“Well, they don’t need to be okay with it Edward. They just need to comply or die. As you’re inwardly processing all of this, please try to be reasonable.”
“It’s no problem.” Over the years, Charles found that unleashing all the information right away, answering most questions, and allowing time for verbal processing is the best way to keep follow up meetings to a minimum.
“But wait, Eddie verbally processed, “we’ve gotten off track. I’ve gotten off track. What happened after the space race? Why are the lies continuing at such a steep price?
“Great question, Edward. Interests in space eventually extended beyond the reach of the military. In fact, the military has claimed “space” for nothing more than surveillance and navigation. Not giant lasers from the sky. So, over the long haul many entities, private and public have wanted to use space for satellites among other things.”
“Which aren’t real?”
“How do cell phones work then?”
“Try to stay with me on the topic at hand son.”
“Right sorry. You were talking about Google, Amazon, Apple, OnStar, Garmin, Verizon, AT&T, the Department of Wildlife, Tesla, Space X, SES, Astranis, Audacy Space, Infostellar, Isotropic Systems, OneWeb, Facebook, Speedcast, RedBull…”
“Yes, all those companies and more wanted to use “satellites.” It clearly became apparent that we would need to tell people the truth. The truth would get out of our hands somehow. However, it occurred to us that there were further implications to be considered.”
“Well, obviously if the earth is not in the middle of a vast cosmos, then the big bang never happened?”
“That’s right. No evolution. No survival of the fittest. It’s all gone. All our theories about the beginning and sustenance of all things are gone. All we have left is the feeling that this whole thing was built. Clearly, someone threw this together and put a dome over it. The earth being a glorified snow globe basically proves God’s existence. People would convert to Christianity in droves.”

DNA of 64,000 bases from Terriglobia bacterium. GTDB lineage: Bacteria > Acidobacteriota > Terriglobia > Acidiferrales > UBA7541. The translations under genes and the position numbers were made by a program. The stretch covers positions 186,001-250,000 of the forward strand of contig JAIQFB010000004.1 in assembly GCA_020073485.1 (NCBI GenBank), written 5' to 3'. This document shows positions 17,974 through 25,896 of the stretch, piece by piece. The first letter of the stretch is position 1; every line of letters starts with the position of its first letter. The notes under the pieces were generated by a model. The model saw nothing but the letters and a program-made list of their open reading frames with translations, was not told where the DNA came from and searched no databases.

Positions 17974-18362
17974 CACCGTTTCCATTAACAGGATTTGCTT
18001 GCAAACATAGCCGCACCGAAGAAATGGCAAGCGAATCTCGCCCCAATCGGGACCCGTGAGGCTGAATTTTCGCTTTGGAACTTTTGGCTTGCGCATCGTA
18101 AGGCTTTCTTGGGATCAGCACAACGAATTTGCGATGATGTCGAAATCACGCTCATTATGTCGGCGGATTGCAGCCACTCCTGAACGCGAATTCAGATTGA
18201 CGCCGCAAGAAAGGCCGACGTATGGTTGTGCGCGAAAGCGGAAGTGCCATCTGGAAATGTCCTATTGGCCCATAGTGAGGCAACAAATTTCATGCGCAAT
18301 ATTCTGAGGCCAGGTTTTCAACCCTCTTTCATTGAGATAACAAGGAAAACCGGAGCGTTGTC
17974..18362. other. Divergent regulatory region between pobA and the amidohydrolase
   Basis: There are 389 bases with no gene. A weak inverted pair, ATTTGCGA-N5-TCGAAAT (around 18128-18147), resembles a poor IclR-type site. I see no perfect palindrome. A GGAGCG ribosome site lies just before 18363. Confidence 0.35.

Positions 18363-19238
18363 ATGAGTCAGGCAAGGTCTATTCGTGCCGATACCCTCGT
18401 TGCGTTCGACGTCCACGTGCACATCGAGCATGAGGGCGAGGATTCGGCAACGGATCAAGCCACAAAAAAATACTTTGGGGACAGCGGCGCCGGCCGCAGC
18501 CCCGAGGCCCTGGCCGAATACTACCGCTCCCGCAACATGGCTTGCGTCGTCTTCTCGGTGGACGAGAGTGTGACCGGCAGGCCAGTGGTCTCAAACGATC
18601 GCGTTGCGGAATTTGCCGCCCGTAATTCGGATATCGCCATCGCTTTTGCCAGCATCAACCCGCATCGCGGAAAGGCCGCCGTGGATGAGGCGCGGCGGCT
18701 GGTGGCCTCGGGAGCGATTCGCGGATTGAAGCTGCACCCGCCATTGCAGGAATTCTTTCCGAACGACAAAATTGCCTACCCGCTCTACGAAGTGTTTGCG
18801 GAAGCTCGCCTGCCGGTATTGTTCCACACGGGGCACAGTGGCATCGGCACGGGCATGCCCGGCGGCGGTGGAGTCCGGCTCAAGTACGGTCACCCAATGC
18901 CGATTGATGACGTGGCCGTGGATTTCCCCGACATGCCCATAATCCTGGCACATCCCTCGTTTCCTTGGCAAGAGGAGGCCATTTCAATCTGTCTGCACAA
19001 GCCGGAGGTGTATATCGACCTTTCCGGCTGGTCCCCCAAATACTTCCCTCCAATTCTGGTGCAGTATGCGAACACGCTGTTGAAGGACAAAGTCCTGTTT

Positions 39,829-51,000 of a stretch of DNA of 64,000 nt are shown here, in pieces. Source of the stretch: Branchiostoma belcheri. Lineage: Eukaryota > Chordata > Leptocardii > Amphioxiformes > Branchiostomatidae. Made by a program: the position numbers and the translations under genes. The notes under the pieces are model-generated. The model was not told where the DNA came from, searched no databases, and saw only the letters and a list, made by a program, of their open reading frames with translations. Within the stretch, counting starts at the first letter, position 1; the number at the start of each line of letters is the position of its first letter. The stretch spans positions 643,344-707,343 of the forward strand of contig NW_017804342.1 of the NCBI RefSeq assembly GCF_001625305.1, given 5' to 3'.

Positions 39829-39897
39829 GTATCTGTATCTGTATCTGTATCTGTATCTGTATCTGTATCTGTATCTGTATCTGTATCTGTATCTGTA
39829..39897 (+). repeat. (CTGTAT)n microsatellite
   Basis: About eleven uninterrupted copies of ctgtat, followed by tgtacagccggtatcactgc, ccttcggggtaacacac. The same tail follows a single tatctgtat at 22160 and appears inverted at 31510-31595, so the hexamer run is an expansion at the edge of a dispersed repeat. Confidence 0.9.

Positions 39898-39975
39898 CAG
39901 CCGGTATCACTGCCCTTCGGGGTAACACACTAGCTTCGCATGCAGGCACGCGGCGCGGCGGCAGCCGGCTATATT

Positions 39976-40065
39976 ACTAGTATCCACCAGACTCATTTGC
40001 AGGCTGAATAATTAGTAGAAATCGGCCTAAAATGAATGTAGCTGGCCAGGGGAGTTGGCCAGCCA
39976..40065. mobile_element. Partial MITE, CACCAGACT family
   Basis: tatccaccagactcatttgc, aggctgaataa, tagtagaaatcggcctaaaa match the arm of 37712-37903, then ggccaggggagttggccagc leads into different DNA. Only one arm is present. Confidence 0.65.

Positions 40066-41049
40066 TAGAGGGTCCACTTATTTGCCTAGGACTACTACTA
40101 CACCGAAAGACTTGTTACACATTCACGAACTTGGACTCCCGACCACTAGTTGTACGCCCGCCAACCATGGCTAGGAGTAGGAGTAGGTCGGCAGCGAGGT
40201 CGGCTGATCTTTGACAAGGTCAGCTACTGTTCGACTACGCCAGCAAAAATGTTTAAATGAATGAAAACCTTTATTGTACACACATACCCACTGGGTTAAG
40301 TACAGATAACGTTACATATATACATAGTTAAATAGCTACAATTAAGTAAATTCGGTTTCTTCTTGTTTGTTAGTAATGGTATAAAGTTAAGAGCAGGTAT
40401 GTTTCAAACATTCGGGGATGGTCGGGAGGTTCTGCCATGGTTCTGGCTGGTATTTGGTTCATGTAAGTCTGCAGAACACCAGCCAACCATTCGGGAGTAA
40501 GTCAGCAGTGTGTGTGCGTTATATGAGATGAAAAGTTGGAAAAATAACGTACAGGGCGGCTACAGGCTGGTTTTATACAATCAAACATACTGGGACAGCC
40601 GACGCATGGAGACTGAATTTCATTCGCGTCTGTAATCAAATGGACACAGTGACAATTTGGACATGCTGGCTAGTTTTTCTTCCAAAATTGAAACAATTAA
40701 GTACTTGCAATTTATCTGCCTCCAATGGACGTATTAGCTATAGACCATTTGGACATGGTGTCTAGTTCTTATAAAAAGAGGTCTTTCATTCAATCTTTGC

“Does the Bible say the earth is flat?”
“It doesn’t deny it.”
“But it doesn’t say it outright? Do all Christians believe the earth is flat? Do you have to believe it’s flat to be a Christian?”
“No. Definitely not, but that’s not really the point. The point is that the mission has pivoted from militaristic posturing to concealing volatile information.”
“So, you are not telling people, because what? It generally proves God’s existence?”
“Do you believe in God?”
“Of course not. If I did, I wouldn’t cover it up. Unless I was a Satanist, and boy are there a bunch of Satanists over here.”
“So, you guys are spending billions and billions of dollars, for decades and decades, killing people, and paying people off, all so the general populace doesn’t see evidence that God exists; evidence which you yourself don’t find convincing? And the millions of people who are in on this see it the same way?”
“That about sums it up. We hate God. Especially the god who didn’t make this dome-disk.”
Eddie had many more questions, but his brain was beginning to hurt, and he was too excited to think straight. He decided he would take a day off and then try to come back for a follow up meeting.
After some further light conversation and hand shaking, Eddie stood and turned to leave, opening the office door. This sucked a draft out of the room, causing his signed agreement to flutter to the floor. Charles walked around the desk, picked up the paper, and placed it beneath the flat-earth on his desk. He then pressed the button on his phone and said, “Send in the next one.”